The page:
engineer walking through portable phone

Going Local

James Hoare - 11 February 2016

Saudi Aramco recently announced changes to their business model when they introduced the In Kingdom Total Value Add (IKTVA) program. The company expects to spend more than 300 billion dollars over the next 10 years, of which 70 percent will eventually be local products and services.

About the author

Mr James Hoare
James Hoare is a member of Valve World magazine's editorial team and is contributing to articles, interviews and reports for KCI publications.
Email Twitter LinkedIn

In his recent keynote address, Amin H. Nasser, President & CEO of Saudi Aramco, commented on the low level of domestic goods and services utilised in Saudi Arabia, citing this as unsustainable and that “for too long, local content has not been a formal requirement of doing business with Saudi Aramco”.

These weren’t simply words. The day of his speech, 1st December 2015, marked the immediate launch of Saudi Aramco’s In Kingdom Total Value Add (IKTVA), a social corporate responsibility initiative to help socioeconomic development in Saudi Arabia.

“IKTVA is a step change in our commitment to local content development that is now required across our domestic and international supply chain,” he said.

In broad terms, IKTVA’s goals are to:

  1. deliver 70% local content by 2021
  2. enable creation of 500,000 long-term jobs
  3. increase Saudi exports by 30% by 2021

Saudi Aramco has set up a specific website for suppliers, complete with metrics to gauge their compliance to the above goals:

  1. Localized goods and services
  2. Salaries paid to Saudis
  3. Training and development of Saudis
  4. Supplier development spending
  5. Company revenue (spend from Saudi Aramco only)
%IKTVA=[(A+B+C+D)/E]*100

However the company insists that whilst a metric exists, it’s overall design is to work with suppliers for mutual benefit, and that IKTVA is a “value creation program”, and not just a metric.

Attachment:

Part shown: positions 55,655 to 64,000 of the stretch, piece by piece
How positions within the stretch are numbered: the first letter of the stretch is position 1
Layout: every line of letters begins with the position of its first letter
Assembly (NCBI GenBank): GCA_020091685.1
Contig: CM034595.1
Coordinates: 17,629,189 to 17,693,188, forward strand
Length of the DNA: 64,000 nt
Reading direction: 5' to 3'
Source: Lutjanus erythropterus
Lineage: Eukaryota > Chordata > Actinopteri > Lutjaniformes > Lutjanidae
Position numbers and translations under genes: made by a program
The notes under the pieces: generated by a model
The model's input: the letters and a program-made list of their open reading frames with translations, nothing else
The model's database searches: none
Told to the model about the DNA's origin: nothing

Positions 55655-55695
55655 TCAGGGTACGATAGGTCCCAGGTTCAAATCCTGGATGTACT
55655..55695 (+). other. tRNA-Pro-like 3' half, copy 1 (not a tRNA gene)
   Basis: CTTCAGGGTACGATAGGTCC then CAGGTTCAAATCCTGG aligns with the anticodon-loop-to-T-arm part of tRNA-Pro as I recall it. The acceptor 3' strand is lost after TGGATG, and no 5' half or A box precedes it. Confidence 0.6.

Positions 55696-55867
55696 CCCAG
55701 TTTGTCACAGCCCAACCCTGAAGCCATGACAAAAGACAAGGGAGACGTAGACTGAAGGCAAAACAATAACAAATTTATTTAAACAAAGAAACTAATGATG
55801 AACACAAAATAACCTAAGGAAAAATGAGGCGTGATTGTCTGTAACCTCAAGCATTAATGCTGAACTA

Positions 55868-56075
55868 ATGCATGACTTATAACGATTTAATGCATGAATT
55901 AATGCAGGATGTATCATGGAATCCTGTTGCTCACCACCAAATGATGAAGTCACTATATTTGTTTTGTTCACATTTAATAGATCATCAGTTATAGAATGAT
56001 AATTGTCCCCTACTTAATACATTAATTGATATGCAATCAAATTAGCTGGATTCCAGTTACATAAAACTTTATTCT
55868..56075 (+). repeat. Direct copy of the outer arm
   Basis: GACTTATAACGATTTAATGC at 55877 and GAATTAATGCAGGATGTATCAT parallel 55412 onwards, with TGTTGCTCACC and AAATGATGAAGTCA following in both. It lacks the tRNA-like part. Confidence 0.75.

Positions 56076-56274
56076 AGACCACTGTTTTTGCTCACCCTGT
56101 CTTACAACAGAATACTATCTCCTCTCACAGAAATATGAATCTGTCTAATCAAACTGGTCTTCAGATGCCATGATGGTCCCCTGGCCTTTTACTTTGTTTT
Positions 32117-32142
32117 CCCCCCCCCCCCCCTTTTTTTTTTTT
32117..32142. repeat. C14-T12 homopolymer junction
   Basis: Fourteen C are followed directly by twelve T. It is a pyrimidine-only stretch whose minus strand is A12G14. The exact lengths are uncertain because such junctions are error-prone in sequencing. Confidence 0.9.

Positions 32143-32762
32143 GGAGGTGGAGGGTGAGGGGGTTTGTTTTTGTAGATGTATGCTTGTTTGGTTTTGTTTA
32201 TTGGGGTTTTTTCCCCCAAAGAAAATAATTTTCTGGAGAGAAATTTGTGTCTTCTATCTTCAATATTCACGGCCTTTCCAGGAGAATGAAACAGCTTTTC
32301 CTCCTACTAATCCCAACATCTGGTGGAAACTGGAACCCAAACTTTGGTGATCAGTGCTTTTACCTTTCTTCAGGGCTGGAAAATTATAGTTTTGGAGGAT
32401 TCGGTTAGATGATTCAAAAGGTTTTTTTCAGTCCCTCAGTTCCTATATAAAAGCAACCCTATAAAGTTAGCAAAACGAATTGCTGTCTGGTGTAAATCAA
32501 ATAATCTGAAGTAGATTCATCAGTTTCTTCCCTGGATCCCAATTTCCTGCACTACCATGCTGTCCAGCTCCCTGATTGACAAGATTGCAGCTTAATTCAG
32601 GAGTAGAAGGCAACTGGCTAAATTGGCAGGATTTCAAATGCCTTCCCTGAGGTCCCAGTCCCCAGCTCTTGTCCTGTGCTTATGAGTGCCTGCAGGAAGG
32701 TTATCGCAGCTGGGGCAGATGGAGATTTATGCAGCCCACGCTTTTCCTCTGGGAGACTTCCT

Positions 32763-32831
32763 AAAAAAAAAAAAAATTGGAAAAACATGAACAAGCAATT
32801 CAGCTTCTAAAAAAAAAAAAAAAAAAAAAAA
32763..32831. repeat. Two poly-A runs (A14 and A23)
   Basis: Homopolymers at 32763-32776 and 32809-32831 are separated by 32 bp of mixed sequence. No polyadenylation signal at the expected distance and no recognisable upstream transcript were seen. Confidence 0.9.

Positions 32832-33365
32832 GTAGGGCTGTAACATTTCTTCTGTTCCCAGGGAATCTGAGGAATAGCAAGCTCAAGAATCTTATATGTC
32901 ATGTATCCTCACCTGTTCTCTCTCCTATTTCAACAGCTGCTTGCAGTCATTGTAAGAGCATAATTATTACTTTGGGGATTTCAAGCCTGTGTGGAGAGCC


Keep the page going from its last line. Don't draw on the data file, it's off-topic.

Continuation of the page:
The website also admits the initiative “reorients the dynamics of our business partnerships with more than 1000 existing suppliers” and holds implications for suppliers: “participation in IKTVA will be one of the components used to evaluate any supplier proposal”. This is of course held for both local and international businesses. Dedicated account managers for suppliers and a contact centre to assist navigating the changes have also been established, according to the brochure, which emphasises fairness and transparency:

“IKTVA will provide a level playing field for domestic and international suppliers through greater consistency and increased transparency in application and process. Uniform evaluations for service and material suppliers will be consistent across the company, providing investment stability and assurance. The program will first establish a three-year baseline score for each supplier measured against key metrics for local content and value creation. After this, Saudi Aramco and each supplier will jointly develop an IKTVA action plan to increase the respective IKTVA scores and impact. Performance will be tracked and measured on an ongoing basis.”

I believe the initiative is lofty, makes sense, and can be complimented. Of course corporate social responsibilty requires governence and intervention to succeed. What are your thoughts?

Share this